Season One, Episode Ten: “Mister Wu”
Note: each writing will spoil the episode in review but will not discuss any future episodes.
If pressed, most fans of Deadwood would say that “Mister Wu” is their favorite episodes, and much attributed to do with the sheer amount of dialogue that’s quotable, hilarious, and deft. Overall, though, the happenings of Deadwood in “Mister Wu” finds several characters testing one another.
The main plot concerns news from Al’s dope provider (not to mention reliable fixer for dead bodies), Mr. Wu, and how he was robbed. The bandits ran off with balls of dope, leaving both Al and Mr. Wu empty-handed and equally pissed off. (It’s just before this scene that sadly, as if the frequent references to the Native Americans as “savages” and “dirt-worshipers” weren’t racist enough, that Johnny, another of Al’s bartenders at the Gem, makes a huge fuss of the Asian man coming through the front door.) The comedy of communication from Al and Mr. Wu escalates as Al goes from trying to understand his Asian business partner through drawings to Mr. Wu yelling “Cocksucker!” to varying degrees.
Al quickly discerns that stealing is to be laid upon his man Jimmy Irons and the Bella Union faro dealer Leon. He brings in the addict Jimmy to suss out what went down, but Jimmy not only brings in a cat piss smell, a smell that happens whenever anyone lies, but also the details of what happened. Al not only knocks him out of his chair, but he causes Jimmy to shit his pants. Al proceeds to make him throw himself off of the balcony, quite a feat for a man with shit in his pants.
To make matters worse, the bagman for Yankton, Silas Adams, is early, coming in as E.B. and Swearengen count the money. (A hysterical moment: E.B., though well known for his sweaty palms, constantly has to lick his fingers.) Silas also brings a letter from the magistrate that Al needs to pay even more for the removal of that warrant lingering over his head. Needless to say, Al and Silas don’t take very kindly to one another in their first encounter, as they exchange several fuck yous.
Elsewhere, Seth proposes that some of the collected money go to making the camp a bit cleaner by creating a dump and infirmary. Though that makes sense, but E.B. lets him know in his own condescending way that the money has to fill those Yankton pockets first.
In the saddest movement of the episode, the Reverend Smith, due to his debilitating seizures and brain disorder, is now drawn to the Gem’s piano. At first, Al is benevolent about it, escorting him out and explaining that he can’t come back; Al soon gets more than just irked at the idea of a minister frequenting his establishment (though after-hours could be arranged). It’s here that Al finds out from the Doc that the Reverend is in worse shape than any help from the doctor would provide. Also of note is that though Seth has been annoyed with the Reverend in previous episodes, Timothy Olyphant plays his nighttime encounter with him with such care and sympathy, it’s hard not to get choked up. And, too, the light musical touch works wonders to help with the pathos of the scene where it’s becoming more obvious that the Reverend doesn’t have long for this world. It won’t be a pretty ending, either.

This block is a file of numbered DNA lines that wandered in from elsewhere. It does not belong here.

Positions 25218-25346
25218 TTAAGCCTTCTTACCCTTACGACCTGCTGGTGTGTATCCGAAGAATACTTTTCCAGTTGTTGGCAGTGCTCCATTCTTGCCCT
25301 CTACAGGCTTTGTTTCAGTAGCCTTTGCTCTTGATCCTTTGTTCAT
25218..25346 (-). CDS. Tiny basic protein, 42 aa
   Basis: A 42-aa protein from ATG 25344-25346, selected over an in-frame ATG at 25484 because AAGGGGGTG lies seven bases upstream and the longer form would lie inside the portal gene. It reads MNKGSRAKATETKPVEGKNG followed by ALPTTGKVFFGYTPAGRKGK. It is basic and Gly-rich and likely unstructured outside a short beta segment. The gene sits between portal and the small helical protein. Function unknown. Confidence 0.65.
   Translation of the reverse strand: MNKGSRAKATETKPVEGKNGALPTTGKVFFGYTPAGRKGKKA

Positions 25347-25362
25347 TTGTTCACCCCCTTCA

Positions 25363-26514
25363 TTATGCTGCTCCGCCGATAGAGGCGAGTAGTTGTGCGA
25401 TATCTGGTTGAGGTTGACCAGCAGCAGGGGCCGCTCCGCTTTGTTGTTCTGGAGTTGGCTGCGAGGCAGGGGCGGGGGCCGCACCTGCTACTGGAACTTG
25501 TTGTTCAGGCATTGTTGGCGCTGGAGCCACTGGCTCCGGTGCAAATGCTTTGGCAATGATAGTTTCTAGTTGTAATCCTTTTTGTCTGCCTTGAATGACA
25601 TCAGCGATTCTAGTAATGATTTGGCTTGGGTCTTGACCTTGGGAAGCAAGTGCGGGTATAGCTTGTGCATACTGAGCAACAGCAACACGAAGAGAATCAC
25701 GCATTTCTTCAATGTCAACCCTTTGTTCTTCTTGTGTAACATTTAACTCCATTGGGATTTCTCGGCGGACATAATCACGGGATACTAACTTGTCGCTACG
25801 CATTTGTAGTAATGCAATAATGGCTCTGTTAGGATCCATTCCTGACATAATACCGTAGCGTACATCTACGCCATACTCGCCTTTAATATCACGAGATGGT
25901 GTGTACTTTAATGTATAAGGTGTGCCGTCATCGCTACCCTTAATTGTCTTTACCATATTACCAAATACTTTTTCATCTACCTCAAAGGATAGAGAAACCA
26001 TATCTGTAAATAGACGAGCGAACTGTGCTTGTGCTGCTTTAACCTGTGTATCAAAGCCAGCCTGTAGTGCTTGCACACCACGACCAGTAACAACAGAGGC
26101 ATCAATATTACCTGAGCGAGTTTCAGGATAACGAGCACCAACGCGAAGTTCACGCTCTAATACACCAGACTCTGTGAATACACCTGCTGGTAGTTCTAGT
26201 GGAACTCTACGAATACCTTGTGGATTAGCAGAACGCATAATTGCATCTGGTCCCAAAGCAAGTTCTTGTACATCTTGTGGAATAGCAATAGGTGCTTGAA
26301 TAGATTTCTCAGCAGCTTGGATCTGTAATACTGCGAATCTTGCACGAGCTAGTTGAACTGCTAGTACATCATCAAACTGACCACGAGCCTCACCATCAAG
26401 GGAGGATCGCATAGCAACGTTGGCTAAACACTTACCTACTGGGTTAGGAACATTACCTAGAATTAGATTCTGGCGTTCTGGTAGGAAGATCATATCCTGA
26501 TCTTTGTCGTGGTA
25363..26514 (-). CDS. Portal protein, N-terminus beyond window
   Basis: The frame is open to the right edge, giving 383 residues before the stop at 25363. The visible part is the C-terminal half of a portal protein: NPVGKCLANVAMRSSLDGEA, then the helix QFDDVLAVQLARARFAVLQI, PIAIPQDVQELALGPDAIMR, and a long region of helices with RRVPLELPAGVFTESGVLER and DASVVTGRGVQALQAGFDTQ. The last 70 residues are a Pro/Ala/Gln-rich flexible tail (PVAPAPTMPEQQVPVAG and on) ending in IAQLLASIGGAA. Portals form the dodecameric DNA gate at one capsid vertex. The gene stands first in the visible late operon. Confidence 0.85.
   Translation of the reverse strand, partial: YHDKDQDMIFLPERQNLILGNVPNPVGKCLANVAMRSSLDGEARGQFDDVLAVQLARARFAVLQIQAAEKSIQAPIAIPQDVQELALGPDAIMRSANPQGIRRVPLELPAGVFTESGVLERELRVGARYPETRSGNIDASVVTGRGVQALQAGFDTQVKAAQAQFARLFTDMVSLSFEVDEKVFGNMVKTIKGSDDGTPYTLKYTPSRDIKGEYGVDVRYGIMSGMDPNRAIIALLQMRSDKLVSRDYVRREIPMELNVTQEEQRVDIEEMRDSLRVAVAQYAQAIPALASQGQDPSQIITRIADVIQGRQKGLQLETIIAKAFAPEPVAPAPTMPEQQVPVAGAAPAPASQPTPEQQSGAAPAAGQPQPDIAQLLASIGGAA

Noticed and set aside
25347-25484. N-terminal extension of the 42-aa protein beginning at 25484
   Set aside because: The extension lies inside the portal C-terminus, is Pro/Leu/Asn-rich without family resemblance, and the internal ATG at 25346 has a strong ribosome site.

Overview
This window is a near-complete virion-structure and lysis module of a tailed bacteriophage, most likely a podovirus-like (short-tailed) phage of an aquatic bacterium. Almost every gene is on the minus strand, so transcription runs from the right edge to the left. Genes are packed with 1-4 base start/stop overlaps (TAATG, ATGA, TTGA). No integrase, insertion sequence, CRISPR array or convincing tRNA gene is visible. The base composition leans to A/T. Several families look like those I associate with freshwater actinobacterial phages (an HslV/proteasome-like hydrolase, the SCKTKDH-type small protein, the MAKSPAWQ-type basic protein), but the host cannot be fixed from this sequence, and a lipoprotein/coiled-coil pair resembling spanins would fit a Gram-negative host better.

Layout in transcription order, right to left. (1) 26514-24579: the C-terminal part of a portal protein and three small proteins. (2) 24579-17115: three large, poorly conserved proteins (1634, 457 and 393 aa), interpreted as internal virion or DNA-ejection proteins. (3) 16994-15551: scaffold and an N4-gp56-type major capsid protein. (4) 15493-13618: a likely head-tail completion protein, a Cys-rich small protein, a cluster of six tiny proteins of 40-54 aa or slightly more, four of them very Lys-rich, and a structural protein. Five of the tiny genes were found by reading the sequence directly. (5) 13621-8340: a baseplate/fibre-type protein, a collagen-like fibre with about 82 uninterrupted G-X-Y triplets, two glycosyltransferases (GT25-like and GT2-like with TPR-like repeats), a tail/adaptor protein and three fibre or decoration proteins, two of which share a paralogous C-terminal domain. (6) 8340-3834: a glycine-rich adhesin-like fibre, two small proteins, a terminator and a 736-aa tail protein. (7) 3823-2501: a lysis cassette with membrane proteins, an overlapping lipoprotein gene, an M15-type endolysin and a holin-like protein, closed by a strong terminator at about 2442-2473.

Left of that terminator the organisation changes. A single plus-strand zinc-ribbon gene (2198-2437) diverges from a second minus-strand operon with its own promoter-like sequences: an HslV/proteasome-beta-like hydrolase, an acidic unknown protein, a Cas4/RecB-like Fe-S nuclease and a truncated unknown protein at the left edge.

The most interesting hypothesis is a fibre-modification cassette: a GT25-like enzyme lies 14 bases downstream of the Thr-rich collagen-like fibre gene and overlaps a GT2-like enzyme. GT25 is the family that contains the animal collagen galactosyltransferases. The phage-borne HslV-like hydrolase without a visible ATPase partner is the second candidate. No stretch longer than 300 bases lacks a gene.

One of the other final scenes has Al taking in Silas and letting Silas know exactly what kind of man he is. What Al does here is a masterstroke, but an odd one none the less: not only does he bribe Silas, but he demonstrates the power he holds in camp by letting Silas (and a doped-up Leon) witness his murder of Jimmy. Al informs Silas that Cy Tolliver makes no agreement in trading a white life for an Asian one. Al puts on the deceit that he is letting Jimmy draw straws on who has to die, but Swearengen has no intention of rustling more feathers than he has to. It’s a nice subversion of the usual Western tropes where the guy who deserves the killing — the asinine, loud-mouthed Leon — doesn’t die at all. In fact, he walks away with a punch to the face and a warning not to call Mr. Swearengen “Al” again.
It all works as a collection of people who are attempting to establish a firmer ground with the others that they know they have work with from here on out as Deadwood goes from territory to annexation. It takes doing what’s wrong, even when that’s what’s right.
- Seth Bullock finds the health commissioner job to be just as much of a headache as he supposed the non-existent sheriff’s job to be.
- During his initial conversation about the robbery, Mr. Wu uses the phrase “baak gwai” to define the thieves, roughly translated as “white trash,” “white ghost,” or “white person.” Also, it’s an long-running Alabama band.
- Joanie Stubbs seems to be happier away from the Bella Union, but she still has no true way of starting her own business, unless Eddie comes through with robbing Cy. We know what happened last time someone tried that.
- Al makes it official that Silas will be a new had not just by introducing him to Dan but by telling him to get a fucking haircut.
Quote of the episode:
E.B. Farnum, pissed to be a mayor and stuck outside with the reprobate of the camp: “August commencement to my administration, stand stymied outside a saloon beside a degenerate tit licker.”